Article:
How to order Nasi Padang in Malay (as a Chinese, so makciks can call me sayang)
I am Chinese who loves Malay food. I wish to order Nasi Padang in Malay like a local so I qualify for the mythical ‘Malay Price’ or get extra portion. Bonus if the Makciks will call me ‘sayang’.
Please teach me the necessary Malay phrases needed (especially white rice, beef rendang, curry vegetable, chicken cutlet, sausage, and egg). Google translate might provide a literal translation so I’m asking here.
Terima Kasih Bahasa Melayu Cikgu-Cikgu.
- Address them as kak kak instead of makcik.
- In a respectful and loving way like you’re talking to your favourite grandma, greet the makcik with “Hello cik! Saya nak nasi padang hari ni!” (Hello aunty! I want to have Nasi Padang today!)
Once the cik asks you what you want, you can list down the ingredients like the other commenters listed. Or if you don’t know the terms, just point and say “yang ni, boleh?” (this one can?) or “ni pun” (this one also).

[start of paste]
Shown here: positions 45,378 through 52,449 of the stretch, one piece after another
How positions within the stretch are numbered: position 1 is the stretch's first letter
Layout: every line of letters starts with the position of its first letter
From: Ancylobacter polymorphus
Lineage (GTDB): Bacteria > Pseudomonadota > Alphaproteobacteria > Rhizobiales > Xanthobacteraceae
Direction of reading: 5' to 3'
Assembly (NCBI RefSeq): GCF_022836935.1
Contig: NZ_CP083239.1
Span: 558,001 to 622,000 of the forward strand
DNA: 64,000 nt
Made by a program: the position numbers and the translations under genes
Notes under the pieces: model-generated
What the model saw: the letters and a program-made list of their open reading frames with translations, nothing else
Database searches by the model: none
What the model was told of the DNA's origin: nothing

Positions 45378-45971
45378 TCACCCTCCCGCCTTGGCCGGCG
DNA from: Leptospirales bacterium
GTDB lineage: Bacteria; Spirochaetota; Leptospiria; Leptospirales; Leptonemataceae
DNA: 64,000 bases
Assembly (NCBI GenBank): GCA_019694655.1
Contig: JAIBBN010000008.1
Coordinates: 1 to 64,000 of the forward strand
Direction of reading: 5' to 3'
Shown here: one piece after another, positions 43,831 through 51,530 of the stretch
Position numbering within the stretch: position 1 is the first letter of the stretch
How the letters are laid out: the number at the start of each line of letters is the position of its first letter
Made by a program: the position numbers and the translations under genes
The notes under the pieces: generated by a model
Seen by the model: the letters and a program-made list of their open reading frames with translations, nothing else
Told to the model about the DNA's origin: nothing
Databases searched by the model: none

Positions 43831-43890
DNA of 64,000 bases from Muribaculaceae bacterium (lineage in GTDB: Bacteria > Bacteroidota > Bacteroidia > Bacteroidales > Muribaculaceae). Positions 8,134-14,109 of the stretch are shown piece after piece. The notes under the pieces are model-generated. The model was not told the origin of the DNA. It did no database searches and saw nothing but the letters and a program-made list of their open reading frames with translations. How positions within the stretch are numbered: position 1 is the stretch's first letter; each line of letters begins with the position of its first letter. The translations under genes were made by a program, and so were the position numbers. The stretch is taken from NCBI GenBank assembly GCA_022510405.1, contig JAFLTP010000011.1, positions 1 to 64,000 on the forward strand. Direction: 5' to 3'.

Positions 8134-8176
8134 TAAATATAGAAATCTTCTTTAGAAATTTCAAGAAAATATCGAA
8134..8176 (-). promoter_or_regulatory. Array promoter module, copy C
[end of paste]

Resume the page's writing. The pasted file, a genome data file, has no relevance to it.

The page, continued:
After you paid, thank the makcik.
If the makcik calls you “sayang”, “‘yang”, “nak” (child), “adik” (younger sibling), or “dik”, you’ve succeeded.
- Here’s how you should start:
“Cik (for older auntie/uncle)/Kak (lady around your age)/Abang (guy around your age), nasi, makan”
Most Nasi Padang stall serve white rice so no need to specify when ordering. Just say “nasi, makan” will do, if you’re eating it at the food court/hawker centre. Change “makan” to “bungkus” for takeaway.
Typical gravy that the stalls serve include:
– Lemak ayam cili padi (Chicken chili padi gravy, yellow in colour. Not “yellow curry”)
– Rendang daging (Beef rendang)
– Asam pedas ikan/ayam (Spicy-sour fish/curry gravy, reddish-orange in colour)
– Sayur lodeh/Lemak sayur (vegetable gravy, yellow in colour. Usually eaten with lontong)
– Kicap ayam/ikan (Chicken/fish with sweet soy sauce – Kari ayam/ikan (Chicken/fish curry)
You may want to google some of these to have a better idea of what they look like.
For your case:
– Egg: “telur” (usually they serve sunny side up, so “telur mata lembu”. Literally means cow eye egg. Although no cow parts are in it). Sometimes they have onion omelettes, “telur bawang”.
– Chicken cutlet: “ayam” cutlet. No pronunciation change for cutlet. No need to change to Malay word. Just keep it as it is.
– Sausage: pronounce it as you would in English.
Other sides they might have:
– Nugget, seaweed chicken (“ayam” seaweed), stir fried veggies (“sayur goreng”, usually stir fried cabbages), fried potato patties (“begedil”)
I think I’ve covered the baseline. All the best!